The best thing about this Pitch Perfect produced pile of nostalgia poop is that it did make me mad. So I had to think about why I should be angry if someone made a shitty movie about a cartoon I liked. But that cartoon made me want to dress up in crazy clothes, perform with my friends, and maybe run a record company while cutting an album, having adventures, and nurturing other female artists. It felt very ‘Who Runs The World’ before Beyonce was Queen B. And thinking about those values it gave me, it made me remember that maybe I should demonstrate those ideas rather than let them speak from a cartoon. The usual: treat each other decently, help when you can, encourage. Who knows? Maybe this film will spark others imaginations the way the O.G. Series once did for my generation.

Showtime, Synergy.

XOXO

Little Miss Risk

 

Posted in Miss Risk, Random Banter | Leave a comment

Meanwhile, In Alberta…

Dear Alberta… I’m not mad, I’m disappointed. Well, no, that’s not entirely true… I actually AM pretty mad, as well as disappointed. Right now the source of my ire is the AGLC or Alberta Gaming and Liquor Commission. Over the Rockies, just one province from my own, there is judgement most foul.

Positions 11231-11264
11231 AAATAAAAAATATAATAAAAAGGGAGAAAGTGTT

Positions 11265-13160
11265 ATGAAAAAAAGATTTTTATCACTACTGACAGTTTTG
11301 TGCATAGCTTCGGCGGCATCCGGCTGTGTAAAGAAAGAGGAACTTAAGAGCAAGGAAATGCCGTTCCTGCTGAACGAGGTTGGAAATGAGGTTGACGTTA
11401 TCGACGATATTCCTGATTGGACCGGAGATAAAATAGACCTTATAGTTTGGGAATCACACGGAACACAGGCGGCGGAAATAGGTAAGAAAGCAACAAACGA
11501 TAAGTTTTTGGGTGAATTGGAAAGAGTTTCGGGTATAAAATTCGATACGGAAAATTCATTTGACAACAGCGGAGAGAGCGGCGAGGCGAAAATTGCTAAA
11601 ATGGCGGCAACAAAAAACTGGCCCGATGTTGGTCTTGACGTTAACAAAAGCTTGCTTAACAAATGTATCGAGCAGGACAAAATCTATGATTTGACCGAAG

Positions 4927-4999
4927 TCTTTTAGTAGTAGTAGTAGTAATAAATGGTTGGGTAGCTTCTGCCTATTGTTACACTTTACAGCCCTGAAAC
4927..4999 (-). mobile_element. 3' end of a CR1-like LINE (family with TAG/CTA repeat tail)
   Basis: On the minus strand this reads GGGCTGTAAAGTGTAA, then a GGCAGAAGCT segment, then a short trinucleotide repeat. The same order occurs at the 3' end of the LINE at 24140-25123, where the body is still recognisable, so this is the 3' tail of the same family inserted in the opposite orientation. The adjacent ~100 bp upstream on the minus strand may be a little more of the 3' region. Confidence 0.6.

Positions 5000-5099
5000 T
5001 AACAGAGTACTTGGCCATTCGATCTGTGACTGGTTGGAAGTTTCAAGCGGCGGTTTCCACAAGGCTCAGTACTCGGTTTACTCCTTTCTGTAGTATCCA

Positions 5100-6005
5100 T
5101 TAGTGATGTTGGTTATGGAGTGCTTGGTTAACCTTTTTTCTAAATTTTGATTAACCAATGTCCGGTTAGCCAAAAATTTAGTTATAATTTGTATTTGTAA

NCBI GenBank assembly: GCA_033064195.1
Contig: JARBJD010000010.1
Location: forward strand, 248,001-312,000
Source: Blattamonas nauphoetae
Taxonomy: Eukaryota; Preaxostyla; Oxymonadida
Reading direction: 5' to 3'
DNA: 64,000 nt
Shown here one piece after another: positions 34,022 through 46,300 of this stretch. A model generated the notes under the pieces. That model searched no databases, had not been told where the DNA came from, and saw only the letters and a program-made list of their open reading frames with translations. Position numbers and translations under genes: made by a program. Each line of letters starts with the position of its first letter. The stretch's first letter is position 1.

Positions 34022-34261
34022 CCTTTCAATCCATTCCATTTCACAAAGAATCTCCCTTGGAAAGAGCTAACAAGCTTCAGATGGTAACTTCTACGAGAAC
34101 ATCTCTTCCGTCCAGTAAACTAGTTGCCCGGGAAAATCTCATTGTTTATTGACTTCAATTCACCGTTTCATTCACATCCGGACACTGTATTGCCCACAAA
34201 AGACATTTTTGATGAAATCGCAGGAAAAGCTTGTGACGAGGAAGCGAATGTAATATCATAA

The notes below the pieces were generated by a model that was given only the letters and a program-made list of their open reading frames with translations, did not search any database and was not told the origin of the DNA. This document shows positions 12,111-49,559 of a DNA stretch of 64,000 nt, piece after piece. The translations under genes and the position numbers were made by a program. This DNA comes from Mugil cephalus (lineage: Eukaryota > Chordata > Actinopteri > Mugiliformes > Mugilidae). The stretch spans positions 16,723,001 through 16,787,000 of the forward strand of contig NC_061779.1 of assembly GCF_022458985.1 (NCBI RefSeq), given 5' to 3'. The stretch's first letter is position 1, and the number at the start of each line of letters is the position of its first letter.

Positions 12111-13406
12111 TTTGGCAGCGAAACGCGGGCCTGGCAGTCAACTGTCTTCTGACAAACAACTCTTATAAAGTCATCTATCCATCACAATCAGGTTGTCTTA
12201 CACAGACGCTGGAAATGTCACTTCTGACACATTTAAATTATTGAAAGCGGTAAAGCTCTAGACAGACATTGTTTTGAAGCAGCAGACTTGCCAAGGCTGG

I take for granted that I can, at any given time, express myself creatively through my chosen art form – burlesque and striptease – and not face legal repercussions for doing so. It’s something I’ve very much taken for granted. When I used to tour through AB in my old band doing burlesque, sideshow and magic alongside the live music, I was told a number of times that if someone from the AGLC was in the house, to ‘Boston’ up my acts. 

For those of your not au fait with the term, it means doing a more conservative version of my show. My show got kind of raunchy sometimes, and being the headstrong 20-somthing I thought ‘fuck that’, and did my show regardless. This resulted in friction between myself and the band leader, but I refused to compromise the integrity of what I did. Little did I know how bad it is in Alberta…

There is an AMAZING performer there by the name of Raven Virgina. She wrote a great piece on the state of discrimination against burlesque and striptease by the AGLC, and I wanted to share it. It’s my hope others will, and hopefully, much like the Rio Theatre’s Corrine Lea and their liquor license fiasco with the BCLB, affect some positive change, and help get the Alberta bureaucrats caught up with the times.

XOXO

Little Miss Risk (PS: Pasties and nudity are not crimes)